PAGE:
a data file listing for each grid the frequencies and pixel masses in binned probability distributions at each ε (or boxsize). This is ignored if bins is less than l. Click the thumbnail to learn how to interpret the BPD file. #### Print Box Masses

Writes a file for each grid location showing columns of the pixel mass labelled across the top of the file for each box size for each box laid on an image, as shown in the screenshot below. The file is named as "image name" "Slice" (X,Y: widthxheight)roi starting x,roi starting y--roi ending x, roi ending y. #### Show data

Select this box to generate a box counting data file in addition to the Multifractal Results file. Note that the actual results of this file from a multifractal scan and a box counting scan may differ because of differences in sampling between the two types of analysis (e.g., grid orientation and the series).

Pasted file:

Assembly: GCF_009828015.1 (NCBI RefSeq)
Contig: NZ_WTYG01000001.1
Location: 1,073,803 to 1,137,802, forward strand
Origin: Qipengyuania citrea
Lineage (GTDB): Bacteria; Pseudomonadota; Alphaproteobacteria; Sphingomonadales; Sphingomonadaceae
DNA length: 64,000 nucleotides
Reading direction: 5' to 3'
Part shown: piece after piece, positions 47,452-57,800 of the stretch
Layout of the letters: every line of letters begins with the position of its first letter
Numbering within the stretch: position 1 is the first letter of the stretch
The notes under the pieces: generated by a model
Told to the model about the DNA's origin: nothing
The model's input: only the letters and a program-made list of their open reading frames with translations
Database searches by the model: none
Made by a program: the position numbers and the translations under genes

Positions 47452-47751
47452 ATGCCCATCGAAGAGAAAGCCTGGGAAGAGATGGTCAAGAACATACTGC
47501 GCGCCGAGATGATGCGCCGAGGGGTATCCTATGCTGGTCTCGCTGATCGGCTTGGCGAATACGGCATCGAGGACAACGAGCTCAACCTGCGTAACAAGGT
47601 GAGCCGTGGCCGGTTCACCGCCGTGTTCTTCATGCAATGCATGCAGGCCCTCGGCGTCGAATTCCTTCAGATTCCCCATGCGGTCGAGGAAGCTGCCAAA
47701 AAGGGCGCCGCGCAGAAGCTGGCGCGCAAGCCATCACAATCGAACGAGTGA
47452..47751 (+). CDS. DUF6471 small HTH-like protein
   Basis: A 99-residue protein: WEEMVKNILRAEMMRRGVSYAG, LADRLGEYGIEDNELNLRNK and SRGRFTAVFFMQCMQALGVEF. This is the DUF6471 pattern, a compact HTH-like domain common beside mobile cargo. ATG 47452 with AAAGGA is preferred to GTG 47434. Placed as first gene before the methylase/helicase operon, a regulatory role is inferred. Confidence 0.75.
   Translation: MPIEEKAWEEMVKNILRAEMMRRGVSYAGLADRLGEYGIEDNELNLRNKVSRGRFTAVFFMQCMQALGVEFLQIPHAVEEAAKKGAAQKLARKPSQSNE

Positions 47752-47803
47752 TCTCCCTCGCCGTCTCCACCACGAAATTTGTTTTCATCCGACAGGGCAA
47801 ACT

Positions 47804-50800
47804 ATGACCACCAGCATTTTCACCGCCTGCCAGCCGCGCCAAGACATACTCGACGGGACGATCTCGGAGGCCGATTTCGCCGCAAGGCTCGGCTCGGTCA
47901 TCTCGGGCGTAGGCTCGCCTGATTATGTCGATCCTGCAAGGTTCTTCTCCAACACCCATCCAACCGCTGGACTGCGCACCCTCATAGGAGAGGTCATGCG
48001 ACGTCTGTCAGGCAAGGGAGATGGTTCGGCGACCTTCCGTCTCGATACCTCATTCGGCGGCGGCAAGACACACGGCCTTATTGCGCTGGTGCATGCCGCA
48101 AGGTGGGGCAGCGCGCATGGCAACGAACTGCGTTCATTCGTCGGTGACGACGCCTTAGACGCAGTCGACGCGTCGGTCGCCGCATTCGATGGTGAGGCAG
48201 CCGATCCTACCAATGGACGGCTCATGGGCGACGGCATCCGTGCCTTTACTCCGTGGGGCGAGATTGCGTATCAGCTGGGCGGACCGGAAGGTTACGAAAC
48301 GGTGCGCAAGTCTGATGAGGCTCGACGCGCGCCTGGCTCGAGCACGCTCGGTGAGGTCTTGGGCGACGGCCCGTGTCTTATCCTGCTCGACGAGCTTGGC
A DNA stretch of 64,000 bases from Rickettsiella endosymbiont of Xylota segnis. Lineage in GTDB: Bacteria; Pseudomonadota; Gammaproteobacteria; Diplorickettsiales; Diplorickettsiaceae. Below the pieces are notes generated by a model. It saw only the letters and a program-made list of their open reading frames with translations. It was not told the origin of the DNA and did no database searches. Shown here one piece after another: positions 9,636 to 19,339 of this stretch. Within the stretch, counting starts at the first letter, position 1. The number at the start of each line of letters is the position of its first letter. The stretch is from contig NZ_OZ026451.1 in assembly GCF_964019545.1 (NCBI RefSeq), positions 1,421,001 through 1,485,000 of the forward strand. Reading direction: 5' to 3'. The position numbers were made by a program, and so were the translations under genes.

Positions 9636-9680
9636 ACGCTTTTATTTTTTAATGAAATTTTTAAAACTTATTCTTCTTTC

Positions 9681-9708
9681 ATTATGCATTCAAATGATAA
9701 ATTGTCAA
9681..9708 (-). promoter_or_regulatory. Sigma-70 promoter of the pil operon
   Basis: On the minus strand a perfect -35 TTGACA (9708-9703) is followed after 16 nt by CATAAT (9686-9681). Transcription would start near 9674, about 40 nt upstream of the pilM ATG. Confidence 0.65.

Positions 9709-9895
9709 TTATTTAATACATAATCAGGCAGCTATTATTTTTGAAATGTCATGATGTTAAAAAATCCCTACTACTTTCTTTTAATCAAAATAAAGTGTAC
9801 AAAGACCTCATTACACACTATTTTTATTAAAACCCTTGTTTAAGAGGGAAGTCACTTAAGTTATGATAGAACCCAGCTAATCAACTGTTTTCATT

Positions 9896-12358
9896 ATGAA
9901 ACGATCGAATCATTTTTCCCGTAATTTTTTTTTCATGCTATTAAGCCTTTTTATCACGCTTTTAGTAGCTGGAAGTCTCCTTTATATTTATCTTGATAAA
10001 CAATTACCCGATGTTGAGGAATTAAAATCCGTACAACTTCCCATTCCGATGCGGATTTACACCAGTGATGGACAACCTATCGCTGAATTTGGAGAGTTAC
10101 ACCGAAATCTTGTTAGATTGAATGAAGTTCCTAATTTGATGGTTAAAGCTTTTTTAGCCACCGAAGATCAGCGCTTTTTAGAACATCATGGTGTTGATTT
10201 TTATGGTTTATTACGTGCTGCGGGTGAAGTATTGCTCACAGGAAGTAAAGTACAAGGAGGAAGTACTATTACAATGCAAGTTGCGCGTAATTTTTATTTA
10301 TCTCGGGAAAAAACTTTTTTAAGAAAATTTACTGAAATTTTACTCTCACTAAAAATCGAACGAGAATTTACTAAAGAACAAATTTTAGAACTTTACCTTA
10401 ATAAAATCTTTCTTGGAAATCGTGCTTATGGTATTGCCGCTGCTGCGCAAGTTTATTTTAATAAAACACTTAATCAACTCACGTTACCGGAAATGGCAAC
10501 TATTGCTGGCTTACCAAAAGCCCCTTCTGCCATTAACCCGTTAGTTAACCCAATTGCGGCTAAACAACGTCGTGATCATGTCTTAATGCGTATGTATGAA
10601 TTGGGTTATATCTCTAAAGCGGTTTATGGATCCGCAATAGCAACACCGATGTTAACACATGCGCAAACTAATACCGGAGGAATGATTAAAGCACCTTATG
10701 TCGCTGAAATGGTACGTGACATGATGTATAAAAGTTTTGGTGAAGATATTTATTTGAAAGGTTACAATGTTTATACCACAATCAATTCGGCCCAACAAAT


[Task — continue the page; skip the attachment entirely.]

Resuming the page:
#### BC: Find Minimum Cover

Select this option to apply a minimum cover filter to the DB in the data file for box counting; note that this option applies the filter ONLY to the data file and not to the multifractal spectra.

#### BC: Smooth Data

Select this option to apply a smoothing filter to the DB in the data file for box counting; note that this option applies the filter ONLY to the data file and not to the multifractal spectra.

#### Maximum box size pixels

See explanation in regular box counting options. See Tips also.

#### Use greater dimension of ROI

See explanation in regular box counting options. See Tips also.

#### Maximum box size % of ROI

See explanation in regular box counting options. See Tips also.

#### Minimum size

See explanation in regular box counting options. See Tips also.

#### Sizes per series (0 automatically calculates)

See explanation in regular box counting options. See Tips also.

#### Type of series

See explanation in regular box counting options. See Tips also for further information.

#### Show Grids

See explanation in regular box counting options.

#### Check Pixel Ratio

See explanation in regular box counting options.

#### Background Colour

See explanation in regular box counting options.

#### Number of Grid Positions